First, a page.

Managed Mental Health Care: Intentional Misdiagnosis of Mental Disorders

By Braun, Sharon A.; Cox, Jane A. | Journal of Counseling and Development : JCD, Fall 2005 | Go to article overview

Managed Mental Health Care: Intentional Misdiagnosis of Mental Disorders


Braun, Sharon A., Cox, Jane A., Journal of Counseling and Development : JCD


Managed mental health care has significantly affected the counseling profession. Managed care guidelines determine whether and how counselors deliver services and whether services are reimbursable. Counselors are particularly challenged when insurance reimbursement is denied because managed care organizations (MCOs; Danzinger & Welfel, 2001; Glosoff, 1998) are not honoring codes in the American Psychiatric Association's (APA's; 2000) Diagnostic and Statistical Manual of Mental Disorders. (Note: For the purposes of this article, unless otherwise specified, the notation DSM refers to the manual in a general sense.) Clients may not be able to afford out-of-pocket pay for treatment. Hence, counselors and clients may agree to submit inaccurate mental health diagnoses that are reimbursable so that clients can receive counseling. Wylie (1995) called this practice "diagnosing for dollars" (p. 22). Rappo (2002) emphasized that it is health cost that is being managed versus health care.

In this article, we provide an overview of the effectiveness of managed health care systems and their impact on mental health counselors. We review ethical and legal dilemmas involving informed consent, confidentiality, client autonomy, competence, treatment plans, and termination that had not existed prior to the introduction of managed health care systems. We outline the relationship between the DSM and insurance reimbursement for delivery of services and examine how MCO regulations regarding certain diagnostic codes prompt intentional misdiagnosis of mental disorders for insurance reimbursement. We provide reasons why insurance reimbursement is denied based on certain DSM diagnostic codes. We examine violations of the American Counseling Association's (ACA; 1995) Code of Ethics and Standards of Practice and the American Mental Health Counselors Association (AMHCA; 2000) "Code of Ethics of the American Mental Health Counselors Association" in relation to intentional misdiagnosis of mental disorders for receipt of insurance reimbursement, as well as legal consequences surrounding this issue. We consider implications for counselors and offer suggestions for professional conduct regarding intentional misdiagnosis.

During the 1980s, MCOs emerged as an approach to curb spiraling health care costs. Burgeoning expenditures involving health care maintenance captured the nation's attention to the extent that significant measures had to be taken to control health care spending. Despite efforts made during the 1980s to contain health care spending, the U.S. Department of Justice Health Care Fraud Report Fiscal Years 1995 & 1996 (1997) indicated that health costs still exceed 1 trillion dollars each year.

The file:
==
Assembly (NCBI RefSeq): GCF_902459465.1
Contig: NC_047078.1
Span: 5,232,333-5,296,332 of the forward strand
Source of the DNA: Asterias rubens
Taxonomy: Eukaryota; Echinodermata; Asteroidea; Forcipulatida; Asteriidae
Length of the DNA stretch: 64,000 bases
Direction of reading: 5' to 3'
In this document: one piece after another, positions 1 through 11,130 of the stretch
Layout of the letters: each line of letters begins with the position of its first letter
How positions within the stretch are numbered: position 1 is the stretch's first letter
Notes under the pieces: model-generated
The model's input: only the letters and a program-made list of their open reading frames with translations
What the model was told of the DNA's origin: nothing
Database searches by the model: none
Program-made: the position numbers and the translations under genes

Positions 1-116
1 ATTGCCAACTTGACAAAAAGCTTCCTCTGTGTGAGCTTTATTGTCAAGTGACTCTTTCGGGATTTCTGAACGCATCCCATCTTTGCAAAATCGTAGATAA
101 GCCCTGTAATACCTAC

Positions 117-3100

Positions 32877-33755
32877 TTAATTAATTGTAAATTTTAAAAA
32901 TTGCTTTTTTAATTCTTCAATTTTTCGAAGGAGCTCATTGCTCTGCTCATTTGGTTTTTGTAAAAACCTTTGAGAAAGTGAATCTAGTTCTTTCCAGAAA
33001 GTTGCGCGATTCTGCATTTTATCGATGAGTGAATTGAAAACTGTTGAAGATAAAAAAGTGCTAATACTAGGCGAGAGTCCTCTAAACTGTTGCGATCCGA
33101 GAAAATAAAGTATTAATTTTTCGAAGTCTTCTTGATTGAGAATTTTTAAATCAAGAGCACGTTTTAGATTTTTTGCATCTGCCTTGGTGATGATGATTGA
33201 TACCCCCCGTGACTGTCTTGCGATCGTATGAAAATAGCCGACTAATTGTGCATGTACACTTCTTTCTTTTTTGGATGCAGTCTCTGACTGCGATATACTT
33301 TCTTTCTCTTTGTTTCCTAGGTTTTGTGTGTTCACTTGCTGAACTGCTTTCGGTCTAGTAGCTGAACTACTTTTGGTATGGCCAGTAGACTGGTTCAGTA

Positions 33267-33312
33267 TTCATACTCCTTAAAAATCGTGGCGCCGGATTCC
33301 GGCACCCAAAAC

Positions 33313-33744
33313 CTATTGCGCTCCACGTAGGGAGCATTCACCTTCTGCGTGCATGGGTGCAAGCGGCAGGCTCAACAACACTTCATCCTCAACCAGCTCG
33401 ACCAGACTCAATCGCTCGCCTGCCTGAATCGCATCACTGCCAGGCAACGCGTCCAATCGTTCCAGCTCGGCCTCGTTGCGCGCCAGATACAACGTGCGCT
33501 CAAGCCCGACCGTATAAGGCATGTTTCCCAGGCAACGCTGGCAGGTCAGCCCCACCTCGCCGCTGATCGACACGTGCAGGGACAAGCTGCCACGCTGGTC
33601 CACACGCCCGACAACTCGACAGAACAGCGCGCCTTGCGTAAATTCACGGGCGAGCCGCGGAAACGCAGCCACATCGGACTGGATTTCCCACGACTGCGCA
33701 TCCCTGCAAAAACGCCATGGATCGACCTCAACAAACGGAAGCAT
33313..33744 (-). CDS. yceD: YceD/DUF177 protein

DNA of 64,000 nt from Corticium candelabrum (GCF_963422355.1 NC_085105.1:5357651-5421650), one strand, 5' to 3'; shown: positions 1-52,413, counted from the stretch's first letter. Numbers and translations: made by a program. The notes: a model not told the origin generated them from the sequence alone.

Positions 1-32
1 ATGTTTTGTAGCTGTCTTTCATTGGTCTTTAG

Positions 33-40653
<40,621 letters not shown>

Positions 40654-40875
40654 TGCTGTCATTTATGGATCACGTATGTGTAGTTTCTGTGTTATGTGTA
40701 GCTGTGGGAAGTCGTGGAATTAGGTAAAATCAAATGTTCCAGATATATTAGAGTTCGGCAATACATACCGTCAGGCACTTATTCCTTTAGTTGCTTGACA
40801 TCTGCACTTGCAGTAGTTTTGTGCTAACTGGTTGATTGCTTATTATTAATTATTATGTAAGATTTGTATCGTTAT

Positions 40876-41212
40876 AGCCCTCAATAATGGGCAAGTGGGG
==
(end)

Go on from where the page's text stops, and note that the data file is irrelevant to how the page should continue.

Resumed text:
In general, managed health care involves consumers, medical and mental health professionals, hospitals and nursing homes, and mental health agencies that fall under mandates of MCOs such as health maintenance organizations, managed mental health care organizations, preferred provider organizations, independent practice associations, and Medicare and Medicaid. The primary function of MCOs is to form relationships among payers, providers, and consumers so that services and their outcomes are influenced and monitored (Cuffel, Snowden, Masland, & Piccagli, 1996). MCOs also define and determine access and delivery of health care services, as well as regulate distribution of insurance reimbursement.

* Effectiveness and Impact of Managed Care

Varying viewpoints exist regarding the effectiveness of managed health care during the 1980s and 1990s. Some authors believed that managed care was a realistic method of controlling cost while maintaining quality health care (Cummings, Budman, & Thomas, 1998). Others thought that cost containment initiatives would reduce consumer insurance premiums while lowering costs for the insurance industry (Johnsen, 1994). Even though progress was made regarding cost containment, quality of care was not emphasized to the extent necessary (McCarthy, Gelber, & Dugger, 1993). …

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